[ GOLF ]

Stephanie Kono, right, earned a hug from second-place finisher Mari Chun after winning the HSWGA stroke play title.

Kono’s reign continues

What a difference a day makes.

On Wednesday, the Mid-Pacific Country Club was closed after the heavy overnight rains. The Windward Oahu course was waterlogged and unplayable, forcing organizers of the Hawaii State Women's Golf Association to cut its Stroke Play Championship to 36 holes from the normal 54.

Yesterday, the course played to its best, light winds and dry conditions making for a very quick final round.

The difference was like night and day ... except on the leaderboard. Stephanie Kono's two-stroke lead after the first round held up as the incoming Punahou School freshman successfully defended her title yesterday.

Kono had three birdies en route to carding an even-par 72 for a 146, two strokes ahead of playing partner Mari Chun (72-148) and Kayla Morinaga (72-148). Rachel Kyono, the 2002 champion, finished fourth in the 11-player field at 75-151.

"I think last year was easier because I had a 10-stroke lead going into the final round," said Kono, who won last year's 54-hole event by 12 strokes. "I like being in the lead, I feel comfortable being ahead."

Kono expanded her margin over Chun to four strokes twice, the first after birdies on Nos. 3 and 4. A bogey on No. 9 put her 3-up on Chun at the turn and just 2-up on Morinaga, who was playing in the threesome ahead.

Morinaga had three birdies on the front nine but also bogeyed No. 9. The incoming Sacred Hearts senior took herself out of contention with bogeys on Nos. 12 and 15, with a birdie on 16 helping her salvage the par round.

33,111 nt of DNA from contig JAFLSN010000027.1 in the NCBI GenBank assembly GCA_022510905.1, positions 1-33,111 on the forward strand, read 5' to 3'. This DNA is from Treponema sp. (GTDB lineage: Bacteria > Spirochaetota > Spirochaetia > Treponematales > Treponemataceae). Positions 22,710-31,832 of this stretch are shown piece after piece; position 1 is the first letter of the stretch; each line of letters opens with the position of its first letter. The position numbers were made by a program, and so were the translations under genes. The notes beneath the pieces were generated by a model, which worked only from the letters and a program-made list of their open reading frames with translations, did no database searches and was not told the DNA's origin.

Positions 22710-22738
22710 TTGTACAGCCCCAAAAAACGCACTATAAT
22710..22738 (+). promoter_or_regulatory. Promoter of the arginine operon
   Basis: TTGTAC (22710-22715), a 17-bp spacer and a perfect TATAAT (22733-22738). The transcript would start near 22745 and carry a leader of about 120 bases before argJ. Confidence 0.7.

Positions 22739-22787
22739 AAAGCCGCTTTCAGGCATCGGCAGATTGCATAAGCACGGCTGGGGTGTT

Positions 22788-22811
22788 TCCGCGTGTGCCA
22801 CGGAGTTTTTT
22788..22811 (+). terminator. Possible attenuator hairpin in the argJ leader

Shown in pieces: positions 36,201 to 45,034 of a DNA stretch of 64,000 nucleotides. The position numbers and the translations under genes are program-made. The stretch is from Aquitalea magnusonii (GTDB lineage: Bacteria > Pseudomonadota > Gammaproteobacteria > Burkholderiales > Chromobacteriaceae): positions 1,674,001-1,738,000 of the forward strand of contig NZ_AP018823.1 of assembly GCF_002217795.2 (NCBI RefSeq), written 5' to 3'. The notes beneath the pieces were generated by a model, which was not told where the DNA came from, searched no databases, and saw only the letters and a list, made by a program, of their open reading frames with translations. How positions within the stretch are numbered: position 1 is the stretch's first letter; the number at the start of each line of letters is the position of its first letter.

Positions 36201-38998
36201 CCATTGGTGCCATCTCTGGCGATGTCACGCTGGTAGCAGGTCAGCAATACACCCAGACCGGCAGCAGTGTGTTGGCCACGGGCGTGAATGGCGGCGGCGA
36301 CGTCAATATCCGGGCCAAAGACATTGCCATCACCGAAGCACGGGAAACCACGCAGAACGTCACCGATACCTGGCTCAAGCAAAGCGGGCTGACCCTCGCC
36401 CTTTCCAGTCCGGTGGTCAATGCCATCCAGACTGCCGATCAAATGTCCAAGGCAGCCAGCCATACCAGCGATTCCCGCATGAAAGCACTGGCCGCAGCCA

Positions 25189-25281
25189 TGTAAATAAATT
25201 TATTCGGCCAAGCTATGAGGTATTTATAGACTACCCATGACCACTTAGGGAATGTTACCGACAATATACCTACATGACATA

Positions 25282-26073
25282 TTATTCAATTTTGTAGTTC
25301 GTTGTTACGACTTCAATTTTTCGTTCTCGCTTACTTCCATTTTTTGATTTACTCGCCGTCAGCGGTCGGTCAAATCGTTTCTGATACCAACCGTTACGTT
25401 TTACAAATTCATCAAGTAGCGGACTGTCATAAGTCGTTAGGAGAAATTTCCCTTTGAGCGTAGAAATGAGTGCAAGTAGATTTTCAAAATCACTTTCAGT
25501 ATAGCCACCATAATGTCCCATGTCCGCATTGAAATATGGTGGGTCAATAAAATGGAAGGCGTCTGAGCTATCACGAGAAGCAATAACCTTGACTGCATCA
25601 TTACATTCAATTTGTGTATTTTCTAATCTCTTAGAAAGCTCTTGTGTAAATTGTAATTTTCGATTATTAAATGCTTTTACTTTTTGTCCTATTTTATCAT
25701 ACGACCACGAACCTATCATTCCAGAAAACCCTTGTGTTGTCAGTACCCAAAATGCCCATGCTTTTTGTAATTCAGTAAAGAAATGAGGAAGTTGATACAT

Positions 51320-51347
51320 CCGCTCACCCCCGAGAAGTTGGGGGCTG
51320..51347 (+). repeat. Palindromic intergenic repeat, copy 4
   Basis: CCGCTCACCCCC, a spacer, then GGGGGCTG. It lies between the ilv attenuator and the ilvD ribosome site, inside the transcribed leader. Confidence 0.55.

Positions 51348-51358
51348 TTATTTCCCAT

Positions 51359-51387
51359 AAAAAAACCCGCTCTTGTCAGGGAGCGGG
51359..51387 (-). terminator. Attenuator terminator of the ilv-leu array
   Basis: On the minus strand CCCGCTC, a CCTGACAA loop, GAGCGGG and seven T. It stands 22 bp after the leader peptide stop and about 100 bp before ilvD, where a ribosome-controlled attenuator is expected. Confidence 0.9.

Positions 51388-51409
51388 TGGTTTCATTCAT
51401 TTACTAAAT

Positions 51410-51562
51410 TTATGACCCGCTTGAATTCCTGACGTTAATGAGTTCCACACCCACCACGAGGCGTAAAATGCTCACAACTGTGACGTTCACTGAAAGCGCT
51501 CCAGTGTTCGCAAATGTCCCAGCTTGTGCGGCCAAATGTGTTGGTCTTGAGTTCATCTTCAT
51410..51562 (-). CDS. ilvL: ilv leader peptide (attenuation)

Chun, who won the HSWGA Match-Play Championship in June, charged hard on the back nine. She birdied No. 12 and, when Kono bogeyed consecutively on Nos. 14 and 15, Chun pulled to within a stroke.

Both missed makeable birdie putts on 16 with Chun's ringing out. It was the defining hole, she said.

"I three-putted that hole for par and if I had two-putted, we would have been tied," said Chun, an incoming senior at Kamehameha. "Who knows what would have happened after that."

Instead, both parred No. 17 and, with a stroke lead, Kono played 18 perfectly. Her comeback for birdie stopped about 8 inches short and it was an easy putt for par.

Chun's chip from in front of the green ran away from her, as did her shot at forcing a playoff. Her 16-foot putt was about an inch short as she tapped in for a bogey and a share of second.

"When she ran her chip over, I felt pretty comfortable," said Kono. "This was a good way to end summer. I'll be going back to school this month and I'm so glad (to be in high school). It is sort of a graduation."

Kono and Chun were among the busy Hawaii junior golfers traveling this summer. Chun left last night for one final tournament, the 104th USGA Women's Amateur in Erie, Pa.

Also entered from Hawaii are Honolulu's Michelle Wie, Kailua's Bridget Dwyer and Shayna Miyajima of Wailuku.

Chun, the Interscholastic League of Honolulu Player of the Year, had one of the most successful summers out of Hawaii's junior golf contingent. She won the Junior World Championships (15-17) in San Diego; was runner-up at the Callaway Hawaii State Junior Championship; was on the Hawaii team that tied for third at the Girls Junior America's Cup in Canada; and shared medalist honors at the U.S. Girls' Junior Amateur Championship in Texas. The last tournament she had to qualify for in Colorado, leaving the night she won the state stroke-play title.

"It's been a busy summer," said Chun. "I'm looking forward to my senior year. That's going to be another challenge."



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